The second movie by Bruno Dumont included here. And love. Here it is, that category of concepts. Love, concept one: love loved before God. At the skirt of this love shall all other loves get prostrate. No other love shall prevail if this primary love falters. Not long ago when I was looking for the perfect axiom that would encapsulate the love-and-desire question, one happened to lightning-bolt me seemingly out of nowhere: desire is the transcendental, love is supplication followed by surrender. Desire is the transcendental, sure. Foucault was kind of going there, in a way that was not very useful to me, but Deleuze and Guattari were certainly going there in a way that big time was. I already addressed the trap of vitalism; the kind of viltalism that says things like: all things are merely desire coursing. Deleuze and Guattari were too sophisticated to be allowed to say anything like that. Deleuze and Guattari couldn’t find room to postulate a desire that existed before the social got enmeshed with it. I have no problem doing that. That’s my deal. I’ll go right back to Heraclitus and call his “flux” my “desire.” Aristotle told us that love makes the world go ‘round. I don’t agree. I think desire makes the world go ‘round. Desire is all coursings. Human desire is fundamentally about senses and feelings and drives and their coursings. Love is a category of concepts related to comportment surrounding human desire and the mechanics of its application (how it is directed, cultivated, sacrificed). Love of God is about how we comport our desire in relation to the whole of creation opened up before us. Supplication or surrender, or supplication followed by surrender, are about reaching out to the forces that prevail over us, essentially praying, and then finally surrendering to all of creation creating creation however it sees fit, creating us and with us as it thereby sees fit. Before Camille Claudel 1915 there were two great movies about this love, movies that were almost exclusively about this particular facet of spirituality: Carl Theodor Dreyer’s La passion de Jeanne d'Arc (1928) and, far more so, Robert Bresson’s Procès de Jeanne d'Arc (1962). The supplication of Joan of Arc, praying to God from a place of social imprisonment, followed by her surrender, in the form of ecstatic acceptance of God’s will despite extraordinary anguish and physical pain. Bresson’s film is, to me, vastly the superior of the two. Bresson offers sober meditation, serenity, and elegant austerity where Dryer gave us psychosexual pyrotechnics and unbridled intensity. The power of the Dreyer is almost all transposed upon the face of actress Maria Falconetti, invoking, as she does, the ecstasy of Saint Teresa as much as she does the historical Joan. Falconetti’s eyes are the epitome of God-love. Part of what is so radical about the movie, especially for 1928, is that Joan’s love of God is very much married to a kind of eruptive sexuality. The eyes are ablaze with it, her writhing subsumed by it. Dumont has found in Camille Claudel, the sculptor turned asylum inmate, his personal Joan. Like Bresson’s, Dumont’s vision is austere, measured, close to the historical record (less so, of course, than the Bresson, which pulled the dialogue from the court transcripts), and reduced to an elemental elegance. However, in the pleading, anguished eyes of Juliette Binoche, Dumont presents us with some of the cinema’s greatest images of supplication. Juliette Binoche praying in Camille Claudel 1915, an image of which is used for the poster and much of the movie’s promotional material, is of a power that is simply tectonic. Whether there is any God there at all, or a God capable of altering course by virtue of the power of a prayer, is immaterial and part of the point. Each moment Camille begs in desperation to be released from our world of social prisons, in this case the very real asylum to which she has been relegated by virtue of behavior (or mere existence as Rodin’s lover and possibly his better as an artist) disruptive to the phallogocentric self-regard of patriarchy, is ultimately a moment where a submission occurs, a surrender, the threshold of an acceptance. Supplication, then, to be followed by surrender. If the asylum = a prison = the social = our earthbound world, the film brings us to accept the world of prisons also, as must Camille. The other great love the film explicates is that demonstrated by the caretakers. The nuns who care for the mentally disabled patients (rendered, controversially, by people with real disabilities, as are the nuns their by real nurses) demonstrate another, very social love, one embodied by sacrifice and not-always-gentle rituals of care. Ultimately Camille and her trying-his-best-to-remain-pious brother Paul have to surrender to Camille’s imprisonment. The movie itself stands at the threshold of an acceptance. As soon as acceptance starts to take hold, the movie finds a zone of serenity that has been pooling … and tapers off … instead of exactly ending. Camille will never be free. We will never be free. It is okay. Nothing like a burning at the stake intervenes here as a final test. Dumont has been saying in interviews for quite some time that the cinema must take the place of religion, replicating what religion has to offer without being bound to what has died. I see how he has been trying to do that since the beginning. Hadewijch (2009) was the commencement of a new resilience in this regard. With Camille Claudel 1915 he has brought us to the church for which we have been in search.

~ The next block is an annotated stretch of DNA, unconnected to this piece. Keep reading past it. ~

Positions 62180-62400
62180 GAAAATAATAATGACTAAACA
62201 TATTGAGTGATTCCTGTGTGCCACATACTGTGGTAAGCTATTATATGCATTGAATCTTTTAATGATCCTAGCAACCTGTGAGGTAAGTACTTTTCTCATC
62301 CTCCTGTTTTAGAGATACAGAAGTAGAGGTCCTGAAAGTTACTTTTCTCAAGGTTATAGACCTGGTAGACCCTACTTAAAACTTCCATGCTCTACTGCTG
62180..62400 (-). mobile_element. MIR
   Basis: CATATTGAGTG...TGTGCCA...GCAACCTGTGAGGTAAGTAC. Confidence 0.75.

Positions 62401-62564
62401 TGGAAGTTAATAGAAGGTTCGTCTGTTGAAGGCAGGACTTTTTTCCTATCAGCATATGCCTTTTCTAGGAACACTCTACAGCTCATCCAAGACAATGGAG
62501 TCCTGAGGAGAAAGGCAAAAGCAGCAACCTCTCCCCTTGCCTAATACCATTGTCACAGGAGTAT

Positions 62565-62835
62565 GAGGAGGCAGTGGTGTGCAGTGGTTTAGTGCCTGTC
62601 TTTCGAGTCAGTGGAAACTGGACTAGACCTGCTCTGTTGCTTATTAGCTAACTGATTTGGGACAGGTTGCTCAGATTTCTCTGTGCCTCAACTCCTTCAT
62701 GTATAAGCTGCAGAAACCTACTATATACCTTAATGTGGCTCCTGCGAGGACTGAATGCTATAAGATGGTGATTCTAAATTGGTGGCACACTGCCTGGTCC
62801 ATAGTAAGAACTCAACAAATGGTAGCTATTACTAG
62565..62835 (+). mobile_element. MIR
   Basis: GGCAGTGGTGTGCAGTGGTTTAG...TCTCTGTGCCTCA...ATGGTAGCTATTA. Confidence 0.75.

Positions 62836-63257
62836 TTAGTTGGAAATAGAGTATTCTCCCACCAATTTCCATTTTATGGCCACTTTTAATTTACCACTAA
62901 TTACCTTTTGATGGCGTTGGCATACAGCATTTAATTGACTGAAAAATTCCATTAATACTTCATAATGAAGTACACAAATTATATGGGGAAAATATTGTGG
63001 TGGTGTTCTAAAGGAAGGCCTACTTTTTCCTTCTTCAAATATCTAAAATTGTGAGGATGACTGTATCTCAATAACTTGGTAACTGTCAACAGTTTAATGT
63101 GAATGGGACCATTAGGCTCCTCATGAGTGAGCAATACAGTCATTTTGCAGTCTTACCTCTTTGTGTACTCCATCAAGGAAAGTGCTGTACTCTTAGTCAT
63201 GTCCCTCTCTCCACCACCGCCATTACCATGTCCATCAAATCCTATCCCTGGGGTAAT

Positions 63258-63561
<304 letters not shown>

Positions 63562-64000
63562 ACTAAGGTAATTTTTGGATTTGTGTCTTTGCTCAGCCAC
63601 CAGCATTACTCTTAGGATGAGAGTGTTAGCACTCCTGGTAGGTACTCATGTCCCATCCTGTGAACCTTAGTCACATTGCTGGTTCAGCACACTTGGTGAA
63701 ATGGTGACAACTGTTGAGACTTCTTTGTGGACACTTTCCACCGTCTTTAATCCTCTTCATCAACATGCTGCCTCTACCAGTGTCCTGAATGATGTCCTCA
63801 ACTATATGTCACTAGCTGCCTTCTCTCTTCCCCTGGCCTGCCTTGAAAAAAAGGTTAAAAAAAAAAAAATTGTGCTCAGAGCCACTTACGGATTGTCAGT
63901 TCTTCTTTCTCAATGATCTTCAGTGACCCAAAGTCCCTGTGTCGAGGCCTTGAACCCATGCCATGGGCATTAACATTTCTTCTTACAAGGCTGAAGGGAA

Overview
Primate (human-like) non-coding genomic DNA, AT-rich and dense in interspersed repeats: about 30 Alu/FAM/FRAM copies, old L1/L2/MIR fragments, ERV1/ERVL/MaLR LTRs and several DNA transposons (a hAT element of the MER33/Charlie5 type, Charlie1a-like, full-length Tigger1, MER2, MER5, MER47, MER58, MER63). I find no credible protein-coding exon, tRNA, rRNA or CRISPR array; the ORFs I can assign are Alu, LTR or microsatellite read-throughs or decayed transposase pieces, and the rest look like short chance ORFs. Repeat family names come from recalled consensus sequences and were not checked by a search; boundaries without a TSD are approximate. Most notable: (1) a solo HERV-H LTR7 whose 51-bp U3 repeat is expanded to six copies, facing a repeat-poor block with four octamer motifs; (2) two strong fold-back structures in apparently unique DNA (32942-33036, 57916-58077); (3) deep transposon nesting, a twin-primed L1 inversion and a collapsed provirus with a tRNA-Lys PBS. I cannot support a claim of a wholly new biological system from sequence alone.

1. Stray Dogs

With Stray Dogs, Tsai Ming-liang has given me one of the greatest gifts of my life, and it is the kind of gift I have long lived for. I have long admired him. I always look forward to seeing his work. I was not expecting him to nearly destroy my world with something almost unspeakably magnificent. If you were to ask me in the late 1990s which of the two then-very-chic main movers of the Taiwanese film renaissance would make my favorite film of 2014, between Tsai and Hou Hsiao-Hsien, I would have gambled on Hou in a heartbeat. I would have been wrong. When Goodbye, Dragon Inn (2003) floored me the way it did, saying goodbye to the 20th Century as beautifully as it did, that was already a pretty great gift. That is the kind of gift I live for: the surpassing by an extraordinary measure of expectations that were already highish. Goodbye, Dragon Inn aside, I was certainly not expecting Tsai to provide me with the most powerful motion picture experience I have ever had in a commercial movie theater (!). That’s a hell of a gift. I think Stray Dogs, first off, may be the movie, for me, that finally, once and for all, closes the gulf between East and West. The movie, situated in Taipei, is the first Asian film that resolutely strikes me as being about the exact world I live in, over here in Western Canada. Which is a big deal, though maybe it merely signifies that I have been blocked, deluded, projecting otherness shit on Asia, and not really paying attention. But Tsai hasn’t closed the gulf. Late capitalism, dislocation, and alienation have. Alienation is the primary agent of modernism in the arts, I guess, and is old hat. What Tsai is showing us about dislocation is right now. This is the era of dislocation. Social dislocation, ontological dislocation, spiritual dislocation. Tsai presents all of these things in a special language of formal dislocation. The movie spends a lot of time with the social before it explodes into the ontology and spirituality of dislocation. The gulf between East and West has been replaced by a tragic gulf between each of us, and ultimately between the self and itself. I think we all know this. But we haven’t quite seen it. Not so stark. Not like this. Stray Dogs is nominally a story about a father (Tsai’s go-to, Lee Kang-sheng) and his two children squatting in a gutted, abandoned building and surviving in utter indignity. There is a mural. It serves as a gnomic pictorial elsewhere. There is no ground in this world. There are nowheres, in no way linked. I don’t even feel like this movie takes place in anything it any longer makes sense to call a “city.” The squat might as well be a space station. A woman enters the picture. She is played by multiple women. I could not find my feet in Stray Dogs. I felt like I was nowhere. The humor is so without hope it makes you want to cry (but how useless, here, to cry). But is funny. There is an absurd scene of sexual displacement in which Lee devours the cabbage head of a doll with whom he miserably cavorts. It’s savage and silly and kinda exasperating. I was nowhere. Then these final two shots. Two long takes of extraordinary length, the first of which was the most powerful thing I had ever seen in a commercial movie theater until … the cut. The cut between the second last shot and the last shot. Nothing like what happened to me at that moment has ever quite happened to me. It is the most hopeless and beautiful thing maybe ever. It was very cold in the Plaza Theatre where Calgary Cinematheque projected the movie. I felt like I was in an abandoned space station nowhere, exposed to the elements. I walked to me car, sober and soaring. I have not felt so high after a movie since watching the VHS of Je vous salue, Marie (1985) on a shitty tube at my friend Ryan’s in Ottawa under the influence of psilocybin more than a decade ago. If there was any doubt before the screening that 2014 was the greatest year of my life, the doubt had been resolutely dispelled. Such it was. The greatest year. A gift. Gravy. Amo, amas, amat.